The Society of Flight Test Engineers 




Flight Test Engineering, The Boeing Company

  Historically, store development and integration testing has been accomplished in conjunction with military organizations as part of a defense contract. For this reason weapons integration testing has traditionally been performed by military flight test organizations. These organizations have developed their approach to weapons testing through over 100 years of weapons testing experience in collaboration with industry companies.
  In January of 2009 The Boeing Company signed a contract with the Republic of India for the direct commercial sale of the Boeing P-8I maritime aircraft, a derivative of the Boeing 737. Due to the contract being directly between Boeing and the Republic of India there was no US or customer military involvement in the flight test phase. This presented The Boeing Company the opportunity to take a fresh look and a new approach at how they performed weapons testing.
  Boeing Flight Test took an approach that leveraged the best practices and lessons learned from both its military weapons testing experience and its FAA commercial aircraft certification experience. From the military side, Boeing leveraged the use of computational fluid dynamics (CFD) simulations and wind tunnel data, validated in previous Boeing programs with different store types, to derive highly accurate models of the predicted separation characteristics of the different stores that the aircraft would use. From the commercial side Boeing leveraged the philosophy of determining the critical points in the envelope by analysis and testing, in a buildup fashion, only those few critical points. Based on the correlation of these points with the CFD and wind tunnel data, the models would be adjusted to predict the behavior throughout the envelope.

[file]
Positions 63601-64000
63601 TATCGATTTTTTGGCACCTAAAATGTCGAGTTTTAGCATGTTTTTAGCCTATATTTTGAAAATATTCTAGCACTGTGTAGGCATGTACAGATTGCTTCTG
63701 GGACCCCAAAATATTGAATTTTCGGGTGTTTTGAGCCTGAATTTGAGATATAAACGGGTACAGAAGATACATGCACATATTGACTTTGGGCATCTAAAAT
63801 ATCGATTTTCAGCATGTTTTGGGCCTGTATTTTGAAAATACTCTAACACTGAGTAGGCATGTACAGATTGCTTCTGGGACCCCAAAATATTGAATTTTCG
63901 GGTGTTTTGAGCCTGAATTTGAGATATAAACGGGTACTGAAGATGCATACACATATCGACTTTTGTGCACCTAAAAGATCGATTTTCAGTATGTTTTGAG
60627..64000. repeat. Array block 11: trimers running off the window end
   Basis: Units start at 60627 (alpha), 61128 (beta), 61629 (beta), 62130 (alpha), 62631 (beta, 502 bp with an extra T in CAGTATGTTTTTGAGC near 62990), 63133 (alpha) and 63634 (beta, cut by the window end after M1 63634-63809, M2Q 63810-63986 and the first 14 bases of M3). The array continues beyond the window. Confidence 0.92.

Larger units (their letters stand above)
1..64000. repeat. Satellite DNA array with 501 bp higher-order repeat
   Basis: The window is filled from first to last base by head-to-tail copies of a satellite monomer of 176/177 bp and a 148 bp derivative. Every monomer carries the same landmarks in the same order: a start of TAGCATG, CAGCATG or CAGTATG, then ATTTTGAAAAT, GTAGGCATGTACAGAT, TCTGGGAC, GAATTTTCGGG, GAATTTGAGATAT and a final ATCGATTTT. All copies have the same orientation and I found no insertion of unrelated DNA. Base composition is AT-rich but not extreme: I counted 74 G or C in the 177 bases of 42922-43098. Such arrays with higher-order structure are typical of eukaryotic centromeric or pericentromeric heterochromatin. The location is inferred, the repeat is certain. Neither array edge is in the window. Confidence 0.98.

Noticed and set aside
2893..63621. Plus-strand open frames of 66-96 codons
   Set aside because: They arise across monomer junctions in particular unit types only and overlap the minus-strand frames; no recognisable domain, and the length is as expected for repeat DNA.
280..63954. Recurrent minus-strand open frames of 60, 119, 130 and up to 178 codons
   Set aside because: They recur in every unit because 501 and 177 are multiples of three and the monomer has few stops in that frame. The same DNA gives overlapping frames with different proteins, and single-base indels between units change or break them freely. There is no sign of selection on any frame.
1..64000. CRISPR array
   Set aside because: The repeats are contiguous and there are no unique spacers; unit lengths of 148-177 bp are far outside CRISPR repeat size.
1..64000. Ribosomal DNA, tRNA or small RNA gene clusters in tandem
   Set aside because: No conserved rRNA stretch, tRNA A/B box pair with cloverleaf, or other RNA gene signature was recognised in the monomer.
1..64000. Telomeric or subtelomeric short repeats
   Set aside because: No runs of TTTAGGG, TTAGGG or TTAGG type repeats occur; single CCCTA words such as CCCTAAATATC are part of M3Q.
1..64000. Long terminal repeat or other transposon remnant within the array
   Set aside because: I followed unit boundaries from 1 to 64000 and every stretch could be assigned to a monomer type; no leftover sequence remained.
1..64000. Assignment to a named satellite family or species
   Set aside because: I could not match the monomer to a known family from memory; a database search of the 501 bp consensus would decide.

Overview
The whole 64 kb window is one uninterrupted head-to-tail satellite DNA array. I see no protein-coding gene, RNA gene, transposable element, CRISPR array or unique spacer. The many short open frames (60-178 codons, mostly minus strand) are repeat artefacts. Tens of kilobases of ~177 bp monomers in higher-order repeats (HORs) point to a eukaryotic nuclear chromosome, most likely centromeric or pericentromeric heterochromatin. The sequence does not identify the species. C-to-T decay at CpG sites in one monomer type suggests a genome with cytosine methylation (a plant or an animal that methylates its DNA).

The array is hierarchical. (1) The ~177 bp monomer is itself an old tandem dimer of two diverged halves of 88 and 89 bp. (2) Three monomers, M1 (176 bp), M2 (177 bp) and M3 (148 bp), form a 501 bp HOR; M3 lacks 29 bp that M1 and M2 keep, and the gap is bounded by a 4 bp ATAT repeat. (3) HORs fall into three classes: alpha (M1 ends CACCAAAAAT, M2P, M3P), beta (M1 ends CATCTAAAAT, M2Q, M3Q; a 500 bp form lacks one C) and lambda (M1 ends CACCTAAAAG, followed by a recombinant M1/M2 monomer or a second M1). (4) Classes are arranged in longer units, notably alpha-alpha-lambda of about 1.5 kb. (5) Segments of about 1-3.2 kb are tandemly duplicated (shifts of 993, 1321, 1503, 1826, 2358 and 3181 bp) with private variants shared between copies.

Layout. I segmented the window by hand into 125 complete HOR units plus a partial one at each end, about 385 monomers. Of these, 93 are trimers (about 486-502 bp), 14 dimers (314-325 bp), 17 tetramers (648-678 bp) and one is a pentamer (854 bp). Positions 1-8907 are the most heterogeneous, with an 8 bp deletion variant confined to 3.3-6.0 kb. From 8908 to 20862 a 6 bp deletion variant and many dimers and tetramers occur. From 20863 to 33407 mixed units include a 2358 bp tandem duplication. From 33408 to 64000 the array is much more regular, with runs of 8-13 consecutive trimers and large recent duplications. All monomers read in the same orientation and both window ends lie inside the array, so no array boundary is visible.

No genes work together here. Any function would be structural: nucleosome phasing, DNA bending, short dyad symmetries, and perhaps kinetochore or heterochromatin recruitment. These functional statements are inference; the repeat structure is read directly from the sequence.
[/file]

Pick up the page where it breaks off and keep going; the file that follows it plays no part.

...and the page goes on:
This combined approach led to a very cost-effective and efficient flight test program. The critical test points were determined beforehand and were all tested in a very short period of time. During the buildup, data gathered was correlated with the analytical models rapidly to allow the aircraft to proceed to the following critical point the next day, or even the same day. The approach relied heavily on the close interaction of the flight test team and the subject-matter-experts of the various disciplines involved to optimize the order of the test points, review of the test data in support of further testing, resolving any issues with the aircraft systems, and maintain an adequate level of safety.
  In the end this approach allowed Boeing to safely drop a total of 27 stores in just 5 days of testing at the Yuma Proving Grounds, including 18 weapon separation and 9 dynamic store release test conditions. Efficient test execution was achieved using this new approach. The results completely surpassed all expectations from the test team and program leadership.